Round and Round

Going in Circles Pays Big Dividends When You’re Learning to Rope


I hope you’ve been putting in some time practising on the roping dummy. If so, it’s probably time to take it to the next level. I’ll share what has worked for me to help my roping skills and train my horses at the same time.
You know (without me telling you) that to continue safely, your horse should be bomb-proof and you should be able to handle a rope confidently on the ground. If you’re not there yet, don’t be afraid to seek out some help from an experienced friend or a professional. Keep working at it from the ground and be careful. No exercise is worth the price of your fingers or life.

If you think you are ready to step up, here’s what I do: I use a burro to teach our horses to track and rate stock while I practise my heel shots. Edith, the world-renowned burro — who has become quite famous in the clinics I’ve taken her to — is tied to what I call a “Round and Round.” She’s able to walk in a slow circle, giving me a controlled yet moving target. Please note that this doesn’t mistreat Edith in any way. I don’t pull tight on her legs, so she isn’t harmed and this actually gives her a productive job — which makes her a contributing member of society.
To begin tracking the burro, ask your horse to place his nose (if you rope right-handed) just behind and to the left of the burro’s left hip. It’s important to place your horse so you can clearly see both hind legs of the burro. You can only rope what you see.
When the burro moves off from the pressure of the horse, ask your horse to track and rate. Tracking is simply following the burro’s path and rating is adjusting the horse’s speed to stay the same distance away from the burro.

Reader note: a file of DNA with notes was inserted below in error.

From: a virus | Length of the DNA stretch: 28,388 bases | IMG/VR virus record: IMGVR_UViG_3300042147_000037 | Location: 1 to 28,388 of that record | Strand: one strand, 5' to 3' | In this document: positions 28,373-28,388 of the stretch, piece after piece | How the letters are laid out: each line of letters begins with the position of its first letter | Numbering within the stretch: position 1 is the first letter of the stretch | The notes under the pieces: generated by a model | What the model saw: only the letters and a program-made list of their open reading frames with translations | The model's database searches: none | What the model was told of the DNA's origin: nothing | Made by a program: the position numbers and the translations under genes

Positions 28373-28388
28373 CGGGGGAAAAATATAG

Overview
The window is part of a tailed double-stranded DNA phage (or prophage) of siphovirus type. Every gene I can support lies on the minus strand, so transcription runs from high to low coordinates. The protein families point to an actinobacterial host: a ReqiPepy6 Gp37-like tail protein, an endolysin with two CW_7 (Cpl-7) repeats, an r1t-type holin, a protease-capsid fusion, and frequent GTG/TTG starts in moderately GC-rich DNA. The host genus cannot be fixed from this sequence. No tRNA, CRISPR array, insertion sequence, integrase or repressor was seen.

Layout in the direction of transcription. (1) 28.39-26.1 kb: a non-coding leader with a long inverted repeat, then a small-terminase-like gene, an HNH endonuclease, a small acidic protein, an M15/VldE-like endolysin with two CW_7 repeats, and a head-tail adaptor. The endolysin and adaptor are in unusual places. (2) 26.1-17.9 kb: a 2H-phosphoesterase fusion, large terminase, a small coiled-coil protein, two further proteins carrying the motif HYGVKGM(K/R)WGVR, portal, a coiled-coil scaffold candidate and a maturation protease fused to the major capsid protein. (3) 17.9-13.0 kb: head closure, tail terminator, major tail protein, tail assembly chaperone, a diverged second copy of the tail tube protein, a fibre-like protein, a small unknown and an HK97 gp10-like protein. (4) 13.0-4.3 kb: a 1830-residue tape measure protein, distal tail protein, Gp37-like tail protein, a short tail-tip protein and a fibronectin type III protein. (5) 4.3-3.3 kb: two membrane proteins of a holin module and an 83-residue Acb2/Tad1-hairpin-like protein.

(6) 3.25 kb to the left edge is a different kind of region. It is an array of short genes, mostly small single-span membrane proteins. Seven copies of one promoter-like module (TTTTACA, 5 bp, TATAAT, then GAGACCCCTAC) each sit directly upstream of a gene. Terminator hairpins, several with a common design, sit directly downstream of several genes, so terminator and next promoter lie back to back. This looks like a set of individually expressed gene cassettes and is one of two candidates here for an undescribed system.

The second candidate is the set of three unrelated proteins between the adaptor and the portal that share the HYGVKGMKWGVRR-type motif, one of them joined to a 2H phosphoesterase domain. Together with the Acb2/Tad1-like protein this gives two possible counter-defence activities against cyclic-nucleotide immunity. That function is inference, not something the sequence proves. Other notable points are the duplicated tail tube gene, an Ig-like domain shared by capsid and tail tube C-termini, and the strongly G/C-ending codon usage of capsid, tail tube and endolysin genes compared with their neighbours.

Building a “Round and Round”

This is a valuable training tool you can build yourself with just a little bit of work and welding.
I start by tamping an eight-foot section of heavy walled pipe, 3¾-inch diameter, into the ground about four feet. This will be your stationary base.

From a four-inch-diameter pipe, I cut a ring collar two inches wide and weld it onto the stationary pipe, about three feet from the top. This leaves about one foot of clearance between the ring collar and the ground.
Next, I place a three-foot piece of four-inch-diameter pipe over the stationary pipe. This overlaying pipe

rests on the welded ring collar and can pivot. Onto the overlaying pipe, I weld a horizontal arm made from a 20-foot section of 1½ -inch diameter pipe.
I weld a support rod, made of half-inch round stock, from the end of the horizontal arm, back to the four-inch overlaying pipe. Where the horizontal arm and the support rod meet, I’ll weld on a ring large enough for a lead rope to pass through.

I also have a fabricated version of my “round and round” that I use on the road. It has a set of wheels to prevent it from tipping over when Edith, the World Famous Roping Burro, goes round and round.

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